Thursday, October 12, 2000
Estrada should resignThe issue: The archbishop of Manila has called on President Joseph Estrada to resign.
Our view: Estrada's departure would be in the national interest.
THE Catholic archbishop of Manila didn't support Joseph Estrada's election bid for the presidency of the Philippines, largely because of his notorious womanizing and gambling. So Estrada isn't likely to heed Cardinal Jaime Sin's call for his resignation.
However, the outspoken cardinal exerts considerable political influence in the predominantly Catholic Philippines. He was one of the key figures in the "people power" campaign to overthrow Ferdinand Marcos in 1986.
Sin's statement that Estrada "has lost the moral ascendancy to govern" is a serious blow to the beleaguered president's already damaged credibility.
Sin organized a massive rally last year to protest the president's proposal to amend the constitution. Estrada backed down.
The cardinal has also been critical of alleged corruption in the Estrada administration. However, this is the first time he has openly urged Estrada to resign. His statement was backed by a council of 75 Catholic priests in Manila.
A former leading man in Filipino movies, mayor of a Manila suburb and senator, Estrada was easily elected in May 1998 but it has been mostly downhill for him since. It soon became obvious that he was severely underqualified for the presidency. He quickly came under criticism for government by crony and failure to come to grips with the country's problems.
The recent hostage crisis in the southern islands involving Muslim rebels, which has dragged on for months, brought renewed criticism of the president for indecisiveness.
Estrada's popularity has faded, even among the poor, formerly his most enthusiastic supporters. Investor confidence in the economy has collapsed in the face of mounting evidence of corruption and the hostage situation, resulting in a plunging stock market and weakening of the peso.
The latest challenge is an accusation that Estrada has taken millions of dollars in payoffs from operators of an illegal gambling game. The accusation was made by the governor of Ilocos Sur province in Northern Luzon Island who said he personally delivered to Estrada money he collected from the gambling operators. Estrada has dismissed the allegation as a smear.
The opposition is talking about an attempt to impeach the president but his ruling coalition seems to have the votes in Congress to thwart such an effort. That may change if dissatisfaction continues to grow. Estrada has nearly four years left of a six-year term, with no provision for re-election. His performance has been so inept that speculation that he might be forced to resign before the completion of his term has become common.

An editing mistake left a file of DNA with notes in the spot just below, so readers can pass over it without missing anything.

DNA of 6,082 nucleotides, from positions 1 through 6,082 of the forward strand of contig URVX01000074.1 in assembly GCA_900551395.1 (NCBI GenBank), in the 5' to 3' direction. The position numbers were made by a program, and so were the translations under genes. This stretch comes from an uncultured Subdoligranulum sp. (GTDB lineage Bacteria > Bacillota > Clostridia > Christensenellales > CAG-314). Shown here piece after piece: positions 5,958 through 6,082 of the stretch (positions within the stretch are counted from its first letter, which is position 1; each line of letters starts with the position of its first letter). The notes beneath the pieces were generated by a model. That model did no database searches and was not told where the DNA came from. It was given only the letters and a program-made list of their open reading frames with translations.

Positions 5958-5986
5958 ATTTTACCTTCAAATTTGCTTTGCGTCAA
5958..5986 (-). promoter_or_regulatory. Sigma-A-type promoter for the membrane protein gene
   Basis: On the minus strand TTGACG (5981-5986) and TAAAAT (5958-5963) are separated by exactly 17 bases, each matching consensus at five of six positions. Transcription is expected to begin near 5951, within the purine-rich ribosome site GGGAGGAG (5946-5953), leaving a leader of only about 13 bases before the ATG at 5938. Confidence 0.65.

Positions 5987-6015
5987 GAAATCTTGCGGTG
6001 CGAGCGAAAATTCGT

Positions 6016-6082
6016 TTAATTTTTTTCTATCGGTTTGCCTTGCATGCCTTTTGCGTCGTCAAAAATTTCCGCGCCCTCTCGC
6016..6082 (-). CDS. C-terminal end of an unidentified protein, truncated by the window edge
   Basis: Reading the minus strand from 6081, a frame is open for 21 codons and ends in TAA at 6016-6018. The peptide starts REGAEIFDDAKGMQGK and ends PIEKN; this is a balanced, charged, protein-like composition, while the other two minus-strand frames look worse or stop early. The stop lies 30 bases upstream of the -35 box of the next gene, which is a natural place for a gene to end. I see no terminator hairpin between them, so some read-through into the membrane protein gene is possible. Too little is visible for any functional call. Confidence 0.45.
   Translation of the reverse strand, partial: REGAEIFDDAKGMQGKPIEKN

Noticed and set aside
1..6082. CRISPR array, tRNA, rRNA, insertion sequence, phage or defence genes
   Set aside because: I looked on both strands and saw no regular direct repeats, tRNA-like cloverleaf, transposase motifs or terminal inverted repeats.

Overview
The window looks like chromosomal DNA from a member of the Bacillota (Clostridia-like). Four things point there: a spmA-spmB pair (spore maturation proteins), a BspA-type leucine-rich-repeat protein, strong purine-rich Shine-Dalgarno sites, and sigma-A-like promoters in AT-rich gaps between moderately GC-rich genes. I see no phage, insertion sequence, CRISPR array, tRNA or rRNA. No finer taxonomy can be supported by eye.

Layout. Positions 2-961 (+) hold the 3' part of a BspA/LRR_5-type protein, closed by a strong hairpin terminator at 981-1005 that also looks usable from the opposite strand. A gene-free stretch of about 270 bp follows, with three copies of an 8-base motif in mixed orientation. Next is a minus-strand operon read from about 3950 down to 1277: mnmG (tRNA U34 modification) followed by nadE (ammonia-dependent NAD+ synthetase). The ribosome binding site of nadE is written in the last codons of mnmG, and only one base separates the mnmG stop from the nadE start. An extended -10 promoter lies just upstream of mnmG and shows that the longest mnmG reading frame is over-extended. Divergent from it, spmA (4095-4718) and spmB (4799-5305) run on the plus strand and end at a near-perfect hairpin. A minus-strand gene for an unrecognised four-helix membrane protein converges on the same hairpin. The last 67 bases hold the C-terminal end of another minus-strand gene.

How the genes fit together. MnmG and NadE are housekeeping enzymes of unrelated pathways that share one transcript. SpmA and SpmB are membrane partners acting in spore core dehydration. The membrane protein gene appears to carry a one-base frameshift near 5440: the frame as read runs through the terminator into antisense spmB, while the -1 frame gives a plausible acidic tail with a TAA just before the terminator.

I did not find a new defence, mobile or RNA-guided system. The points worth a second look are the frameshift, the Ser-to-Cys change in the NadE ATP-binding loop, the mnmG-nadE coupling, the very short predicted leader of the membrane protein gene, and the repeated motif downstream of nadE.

Estrada's resignation would be in the national interest, but conditions do not appear to have deteriorated far enough to force him out. Unless a crisis develops that demands a change -- possibly through a coup -- the Philippines may limp along until 2004 with a discredited, ineffective leader.
Protecting free speechThe issue: A federal appeals court has struck down the federal government's rules requiring radio and television stations to provide air time for responses to personal attacks and personal endorsements.
Our view: The ruling is an important step toward gaining full rights of free speech for broadcasters.
ONEROUS rules that required radio and television stations to provide air time for responses to personal attacks and political endorsements have been struck down by a federal appeals court.
The decades-old rules deserved trashing even before the arrival of the technology-enhanced information age. Their nullification will bring the broadcast media a step closer to full benefits of First Amendment rights of free speech.
One of the rules required stations that endorsed political candidates to give free rebuttal time to opponents. The other regulation assured politicians and other private citizens free air time to respond to personal attacks made on programs. Broadcasters challenged the rules for years.
The Federal Communications Commission finally last week suspended the rules for the remainder of this year's election campaign to test the validity of the broadcasters' complaints. But the U.S. Court of Appeals for the District of Columbia threw out the rules permanently, saying it was "folly" to suppose the suspension "cures anything."
The court said the commission could write new rules. FCC Chairman William Kennard said the commission would "determine how best to ensure that the public receives balanced coverage of controversial issues."
Kennard still doesn't understand that regulating media coverage of politics -- whether in print or over the air -- should not be the government's role. Any suggestion that a government agency should impose restrictions assuring "balanced coverage" of politics by the print media would be met with justified outrage.
The government's authority to control the airways should not be used to regulate the broadcast of political opinion -- a practice that has become a trademark of totalitarian regimes.
Edward O. Fritts, president of the National Association of Broadcasters, called the court decision "a historic victory in the 20-year fight to grant broadcasters the same free-speech rights as print journalists."
Broadcasters will gain those full rights only when the government agrees entirely to stop abusing its power over the airways to control political speech.
Published by Liberty Newspapers Limited Partnership
Rupert E. Phillips, CEO
John M. Flanagan, Editor & Publisher
David Shapiro, Managing Editor
Diane Yukihiro Chang, Senior Editor & Editorial Page Editor
Frank Bridgewater & Michael Rovner, Assistant Managing Editors
A.A. Smyser, Contributing Editor